According to the American Heart Association, cardiovascular disease is the leading cause of death in the U.S., and 10,000 incidents of cardiac arrest occur in the workplace annually. When treated with CPR and an AED before emergency medical crews arrive, survival rates for those who have cardiac arrest are about 70 percent. Without assistance from an AED, the survival rate is under 10 percent.

According to a June 2017 survey by the American Heart Association, if a business has an AED, half of all workers in the U.S. don’t know where it is, and in the hospitality industry that number rises to 66 percent. Also, more than half of workers, 55 percent, cannot get First Aid or CPR and AED training through their employer.

“The data suggests these untrained employees may be relying on their untrained peers in the event of an emergency, leaving employees with a false sense of security that someone in the workplace will be qualified and able to respond, when that is clearly not the case,” said Michael Kurz, M.D., co-chair of the AHA’s Systems of Care Subcommittee in a statement.

Pontius only recently acquired her AED, although she had been thinking about getting one for some time. They are readily available online, at Walmart, and elsewhere. With an average price tag of $1,800, the cost was prohibitive. She was aided by Arrow Benefits Group, which has set aside $100,000 to place AEDs in their local business community.

The Arrow Wellness Initiative is offering to pay half of the cost of an AED for its clients.

“Being a small business, our club has 45 members, finding the extra funding to purchase such an expensive piece of equipment is difficult. The cost is almost a deterrent,” Pontius said. “I hope that changes in the future. This piece of equipment saves lives and there should be no price tag on that. Of course, we hope to never have to use it, but we are prepared just in case.”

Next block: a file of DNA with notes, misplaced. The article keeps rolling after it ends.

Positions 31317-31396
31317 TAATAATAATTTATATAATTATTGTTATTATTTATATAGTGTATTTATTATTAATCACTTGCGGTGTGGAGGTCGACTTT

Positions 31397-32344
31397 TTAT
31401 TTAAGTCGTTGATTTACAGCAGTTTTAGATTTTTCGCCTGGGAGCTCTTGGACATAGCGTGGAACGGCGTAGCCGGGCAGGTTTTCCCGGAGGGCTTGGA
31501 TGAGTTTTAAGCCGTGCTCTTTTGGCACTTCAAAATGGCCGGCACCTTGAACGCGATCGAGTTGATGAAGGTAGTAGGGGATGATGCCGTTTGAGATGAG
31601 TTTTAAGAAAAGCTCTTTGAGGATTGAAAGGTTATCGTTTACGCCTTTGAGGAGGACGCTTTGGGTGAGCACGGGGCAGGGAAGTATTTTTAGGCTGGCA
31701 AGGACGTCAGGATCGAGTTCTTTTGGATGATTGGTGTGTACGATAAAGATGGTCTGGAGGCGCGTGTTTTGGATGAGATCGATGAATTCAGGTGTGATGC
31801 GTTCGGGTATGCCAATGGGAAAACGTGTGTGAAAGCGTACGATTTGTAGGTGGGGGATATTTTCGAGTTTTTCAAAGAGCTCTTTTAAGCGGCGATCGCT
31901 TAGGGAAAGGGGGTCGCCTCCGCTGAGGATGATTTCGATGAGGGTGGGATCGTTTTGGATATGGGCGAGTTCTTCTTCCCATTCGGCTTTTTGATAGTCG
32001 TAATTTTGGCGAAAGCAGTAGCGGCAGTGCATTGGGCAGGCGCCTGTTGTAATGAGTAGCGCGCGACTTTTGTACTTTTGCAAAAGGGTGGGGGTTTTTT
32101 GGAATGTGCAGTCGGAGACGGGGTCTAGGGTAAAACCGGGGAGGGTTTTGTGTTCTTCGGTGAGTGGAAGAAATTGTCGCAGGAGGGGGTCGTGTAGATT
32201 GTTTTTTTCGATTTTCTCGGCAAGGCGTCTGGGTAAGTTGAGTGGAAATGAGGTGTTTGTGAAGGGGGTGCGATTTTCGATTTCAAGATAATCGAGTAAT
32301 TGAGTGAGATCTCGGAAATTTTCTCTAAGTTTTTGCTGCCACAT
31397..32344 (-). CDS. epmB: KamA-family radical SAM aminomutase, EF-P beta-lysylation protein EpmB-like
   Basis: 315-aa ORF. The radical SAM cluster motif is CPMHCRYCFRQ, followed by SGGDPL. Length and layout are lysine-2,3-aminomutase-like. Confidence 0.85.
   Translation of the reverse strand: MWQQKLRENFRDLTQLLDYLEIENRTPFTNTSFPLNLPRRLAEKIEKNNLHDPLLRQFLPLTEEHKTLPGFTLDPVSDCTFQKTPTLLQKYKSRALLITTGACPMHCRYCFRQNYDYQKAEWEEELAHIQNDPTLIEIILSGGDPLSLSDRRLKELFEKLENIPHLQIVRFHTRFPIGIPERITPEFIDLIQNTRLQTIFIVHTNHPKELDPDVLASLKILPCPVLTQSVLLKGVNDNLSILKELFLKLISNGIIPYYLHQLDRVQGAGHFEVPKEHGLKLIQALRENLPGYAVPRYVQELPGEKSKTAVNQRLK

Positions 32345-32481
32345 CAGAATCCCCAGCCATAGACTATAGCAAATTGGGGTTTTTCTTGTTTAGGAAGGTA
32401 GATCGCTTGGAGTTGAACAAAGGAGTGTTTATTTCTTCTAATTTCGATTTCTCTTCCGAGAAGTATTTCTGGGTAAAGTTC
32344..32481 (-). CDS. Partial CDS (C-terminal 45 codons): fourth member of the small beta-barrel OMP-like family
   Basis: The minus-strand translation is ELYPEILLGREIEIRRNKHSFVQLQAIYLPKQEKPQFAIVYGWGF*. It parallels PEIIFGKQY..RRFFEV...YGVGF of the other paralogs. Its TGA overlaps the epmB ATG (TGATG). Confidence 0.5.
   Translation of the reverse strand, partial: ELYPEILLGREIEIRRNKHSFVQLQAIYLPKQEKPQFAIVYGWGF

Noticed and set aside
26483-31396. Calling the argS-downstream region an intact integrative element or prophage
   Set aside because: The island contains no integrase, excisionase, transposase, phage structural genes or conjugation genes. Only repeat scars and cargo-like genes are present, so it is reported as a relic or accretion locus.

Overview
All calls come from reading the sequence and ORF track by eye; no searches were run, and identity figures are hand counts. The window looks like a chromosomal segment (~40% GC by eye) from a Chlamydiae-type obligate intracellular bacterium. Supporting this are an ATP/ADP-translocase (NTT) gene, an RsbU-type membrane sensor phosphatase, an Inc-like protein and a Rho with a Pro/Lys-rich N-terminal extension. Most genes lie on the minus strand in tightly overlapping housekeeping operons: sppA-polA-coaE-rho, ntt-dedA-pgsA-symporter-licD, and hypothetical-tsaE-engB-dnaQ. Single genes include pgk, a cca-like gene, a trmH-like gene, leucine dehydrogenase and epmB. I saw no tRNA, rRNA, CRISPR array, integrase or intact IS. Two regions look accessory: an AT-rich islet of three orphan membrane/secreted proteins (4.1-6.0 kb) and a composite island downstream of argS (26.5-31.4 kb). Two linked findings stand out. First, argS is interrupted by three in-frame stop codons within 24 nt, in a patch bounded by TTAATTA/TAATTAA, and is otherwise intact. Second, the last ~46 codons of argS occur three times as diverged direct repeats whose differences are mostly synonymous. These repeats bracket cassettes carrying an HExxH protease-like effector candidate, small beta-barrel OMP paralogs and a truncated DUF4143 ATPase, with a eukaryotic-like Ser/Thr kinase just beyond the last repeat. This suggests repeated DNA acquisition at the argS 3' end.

Riverfront was the first to receive one with Arrow’s help, and so far, four other businesses have taken advantage of Arrow’s contribution including Summit State Bank in Santa Rosa, KCM Investment Advisors, and RJ Ricciari, Inc., both in San Rafael, and Commonweal, in Bolinas.

“We are dedicated to helping our clients take proactive actions to keep their employees healthy and safe,” said Andrew McNeil, principal at Arrow Benefits Group.

Arrow’s donation also includes a one-year membership to the Heart Safe Community which includes CPR and AED education, and services to help AED owners be in compliance with California rules and regulations. Those include mandatory registration of the device with EMS, documented monthly readiness checks, and documented tracking of battery and pad expiration dates. AED owners are also contacted monthly to remind them to check the device, and remind them when it is time to reorder parts.

HeartSafe also offers complimentary AED checkups for any existing devices, and can advise owners what needs to be done, if anything, to get the devices in compliance.

“It’s just a matter of educating people on how safe and easy they really are to use,” Bender said.

Cynthia Sweeney covers health care, hospitality, residential real estate, education, employment and business insurance. Reach her at Cynthia.Sweeney@busjrnl.com or call 707-521-4259.